View of Luang Prabang over the Mekong river from the Chomphet hike

The hike typically takes 2–3 hours, so if you set off after breakfast you can avoid the midday heat and finish with a picnic lunch. This detailed guide to the hike by So Many Miles provides all the practical information you need to know.

Afternoon: relax with a Lao massage

After the morning’s hike you’ve earned some relaxation, and what better way to rest it off than with a traditional Lao massage?

Luang Prabang is packed with spas and massage parlours, many of which are mind-blowingly cheap. One of the best budget options is L’Hibiscus Spa on Sakkarine Road, where you can get a quality one-hour massage for just 60,000 kip.


To finish: night out at the bowling alley

After your relaxing massage, head into Utopia for a bite to eat and few evening drinks before a trip to Luang Prabang’s legendary late-night bowling alley! (Yes, you read correctly.)

At 11pm, bars across the city close their doors adhering to the national curfew. The only place you can continue to have a drink is at a bowling alley, in an isolated neighbourhood a few kilometres out of town.

As you join the crowds leaving Utopia at closing time, you will be met outside by tuk-tuk drivers offering lifts to the bowling alley. It should cost 10,000 kip per person if you go in a group.

The bowling alley stays open until 2am, with alcohol flowing over the bar and even an archery range outside. It’s a little bizarre, but also a must-do to complete your Luang Prabang experience, and a great way to let your hair down at the end of your stay.

Or, if you’re anything like us, you could just go there every night…

How to get to Luang Prabang

Luang Prabang has an international airport, which receives daily flights from Bangkok, Chiang Mai, Siem Reap and Hanoi, as well as domestic flights from Vientiane and Pakse.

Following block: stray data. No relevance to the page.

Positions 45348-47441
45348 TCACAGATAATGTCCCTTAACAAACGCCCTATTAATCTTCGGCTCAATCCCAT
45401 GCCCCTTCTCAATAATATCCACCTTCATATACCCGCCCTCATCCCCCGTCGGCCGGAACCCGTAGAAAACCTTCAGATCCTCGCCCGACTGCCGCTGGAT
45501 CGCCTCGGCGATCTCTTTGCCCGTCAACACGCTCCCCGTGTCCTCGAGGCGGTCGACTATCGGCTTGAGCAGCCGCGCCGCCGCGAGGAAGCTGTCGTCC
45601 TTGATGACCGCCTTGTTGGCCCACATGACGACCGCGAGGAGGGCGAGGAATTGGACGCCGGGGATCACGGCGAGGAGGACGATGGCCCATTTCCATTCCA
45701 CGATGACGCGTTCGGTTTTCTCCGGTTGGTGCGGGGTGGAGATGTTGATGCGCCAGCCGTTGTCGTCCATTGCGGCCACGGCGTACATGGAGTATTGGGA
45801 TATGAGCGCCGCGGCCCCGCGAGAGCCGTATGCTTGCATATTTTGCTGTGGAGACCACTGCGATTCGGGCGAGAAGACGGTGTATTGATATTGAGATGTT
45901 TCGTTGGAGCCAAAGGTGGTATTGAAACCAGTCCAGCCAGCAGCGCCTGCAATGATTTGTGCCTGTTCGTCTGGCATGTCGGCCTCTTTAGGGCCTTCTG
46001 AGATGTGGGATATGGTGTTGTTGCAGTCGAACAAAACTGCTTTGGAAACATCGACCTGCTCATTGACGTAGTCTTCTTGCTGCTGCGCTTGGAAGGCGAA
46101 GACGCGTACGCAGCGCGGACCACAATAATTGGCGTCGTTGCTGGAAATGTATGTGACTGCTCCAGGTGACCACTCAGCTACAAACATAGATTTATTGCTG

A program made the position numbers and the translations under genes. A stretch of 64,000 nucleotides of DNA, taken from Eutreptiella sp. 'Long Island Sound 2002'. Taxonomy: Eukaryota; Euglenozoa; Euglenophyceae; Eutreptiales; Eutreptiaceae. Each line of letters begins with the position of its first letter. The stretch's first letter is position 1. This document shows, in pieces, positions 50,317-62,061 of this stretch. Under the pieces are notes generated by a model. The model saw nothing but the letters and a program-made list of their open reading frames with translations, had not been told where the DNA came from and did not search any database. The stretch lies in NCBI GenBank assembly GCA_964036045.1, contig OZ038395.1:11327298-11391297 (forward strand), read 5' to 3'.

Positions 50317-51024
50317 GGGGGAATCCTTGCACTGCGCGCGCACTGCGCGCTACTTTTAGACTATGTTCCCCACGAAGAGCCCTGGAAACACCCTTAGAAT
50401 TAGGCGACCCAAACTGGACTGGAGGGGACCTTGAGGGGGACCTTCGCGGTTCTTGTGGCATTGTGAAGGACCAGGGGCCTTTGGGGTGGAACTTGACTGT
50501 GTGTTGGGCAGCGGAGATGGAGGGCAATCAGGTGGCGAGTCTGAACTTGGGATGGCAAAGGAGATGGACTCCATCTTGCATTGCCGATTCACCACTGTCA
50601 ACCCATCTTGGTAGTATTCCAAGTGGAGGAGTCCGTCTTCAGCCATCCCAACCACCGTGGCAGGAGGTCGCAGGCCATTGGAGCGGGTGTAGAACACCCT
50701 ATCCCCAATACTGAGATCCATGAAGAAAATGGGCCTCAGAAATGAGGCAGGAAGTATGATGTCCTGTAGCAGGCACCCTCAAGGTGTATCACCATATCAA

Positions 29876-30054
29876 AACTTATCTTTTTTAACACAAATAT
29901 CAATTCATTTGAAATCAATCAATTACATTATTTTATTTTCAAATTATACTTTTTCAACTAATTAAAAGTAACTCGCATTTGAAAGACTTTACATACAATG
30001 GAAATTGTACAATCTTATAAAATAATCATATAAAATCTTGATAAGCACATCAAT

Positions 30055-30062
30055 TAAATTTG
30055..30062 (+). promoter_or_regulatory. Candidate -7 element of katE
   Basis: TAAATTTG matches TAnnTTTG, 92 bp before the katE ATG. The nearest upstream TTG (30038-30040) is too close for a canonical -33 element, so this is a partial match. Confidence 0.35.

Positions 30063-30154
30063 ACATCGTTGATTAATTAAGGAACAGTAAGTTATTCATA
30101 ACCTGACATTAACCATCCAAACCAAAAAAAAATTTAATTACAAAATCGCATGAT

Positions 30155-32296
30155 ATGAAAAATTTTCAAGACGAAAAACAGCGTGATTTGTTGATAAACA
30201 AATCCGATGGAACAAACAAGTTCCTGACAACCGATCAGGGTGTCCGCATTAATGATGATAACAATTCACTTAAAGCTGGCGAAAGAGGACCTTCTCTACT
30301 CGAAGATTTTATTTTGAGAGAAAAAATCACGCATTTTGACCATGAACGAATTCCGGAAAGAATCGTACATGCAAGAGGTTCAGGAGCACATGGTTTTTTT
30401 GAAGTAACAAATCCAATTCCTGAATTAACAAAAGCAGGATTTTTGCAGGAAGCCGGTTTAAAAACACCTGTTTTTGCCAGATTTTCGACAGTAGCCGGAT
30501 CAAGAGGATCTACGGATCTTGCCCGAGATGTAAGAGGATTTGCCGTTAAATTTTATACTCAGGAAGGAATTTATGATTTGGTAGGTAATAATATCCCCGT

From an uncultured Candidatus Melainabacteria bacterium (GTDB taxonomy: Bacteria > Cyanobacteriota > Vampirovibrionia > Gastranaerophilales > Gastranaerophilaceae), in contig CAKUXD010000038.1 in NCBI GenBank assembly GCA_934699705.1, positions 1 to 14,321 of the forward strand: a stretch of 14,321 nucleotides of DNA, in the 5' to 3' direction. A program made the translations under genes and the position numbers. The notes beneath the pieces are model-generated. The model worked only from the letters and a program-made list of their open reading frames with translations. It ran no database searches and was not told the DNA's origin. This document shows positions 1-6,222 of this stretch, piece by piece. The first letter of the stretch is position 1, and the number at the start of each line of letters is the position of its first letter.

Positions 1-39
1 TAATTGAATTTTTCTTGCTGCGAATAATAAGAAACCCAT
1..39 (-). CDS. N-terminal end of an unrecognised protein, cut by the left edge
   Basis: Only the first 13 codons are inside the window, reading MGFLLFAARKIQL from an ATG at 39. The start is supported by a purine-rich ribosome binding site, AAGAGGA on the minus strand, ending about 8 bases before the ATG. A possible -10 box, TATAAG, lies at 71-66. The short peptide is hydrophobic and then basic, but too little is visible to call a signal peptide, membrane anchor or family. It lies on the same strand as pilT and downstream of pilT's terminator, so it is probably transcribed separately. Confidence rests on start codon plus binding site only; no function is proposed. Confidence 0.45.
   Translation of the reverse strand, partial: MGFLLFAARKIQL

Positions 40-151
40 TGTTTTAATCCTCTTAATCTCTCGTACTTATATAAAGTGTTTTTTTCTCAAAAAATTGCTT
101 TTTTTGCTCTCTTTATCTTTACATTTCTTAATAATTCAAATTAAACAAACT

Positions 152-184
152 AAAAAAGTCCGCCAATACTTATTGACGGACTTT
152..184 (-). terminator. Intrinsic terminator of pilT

Air fares can be expensive though, and if you’re travelling from northern Thailand, a cheaper and more memorable option is to take a two-day slow boat on the Mekong. See our article for everything you need to know about the slow boat to Luang Prabang.

If you are travelling inland from Laos on the backpacker route from Vientiane or Vang Vieng, it’s easy to take a minivan to Luang Prabang. See our article on getting around Laos for some insights into domestic transport in the country.

Where to stay in Luang Prabang

We stayed in Downtown Backpackers hostel in Luang Prabang, which is centrally located and provides good facilities. The free breakfast was great, with a menu to choose from each day, and we were very happy with the security standards and social spaces.

We were also able to easily book trips and transport to our next destination through the hostel. You can book your stay at Downtown Backpackers on hostelworld or

Browse more Luang Prabang accommodation on
We stayed at Downtown Backpackers hostel during our 3 days in Luang Prabang
We stayed at Downtown Backpackers hostel during our 3 days in Luang Prabang

Further reading on Laos

If you’re planning to travel elsewhere in Laos, you may find our other articles useful:

Love it? Pin it!Planning a Luang Prabang itinerary? We detail the perfect way to spend 3 days in Luang Prabang for a mixture of cultural exploration and relaxation. #laos #luangprabang #traveldestinations #travelitinerary #laostravel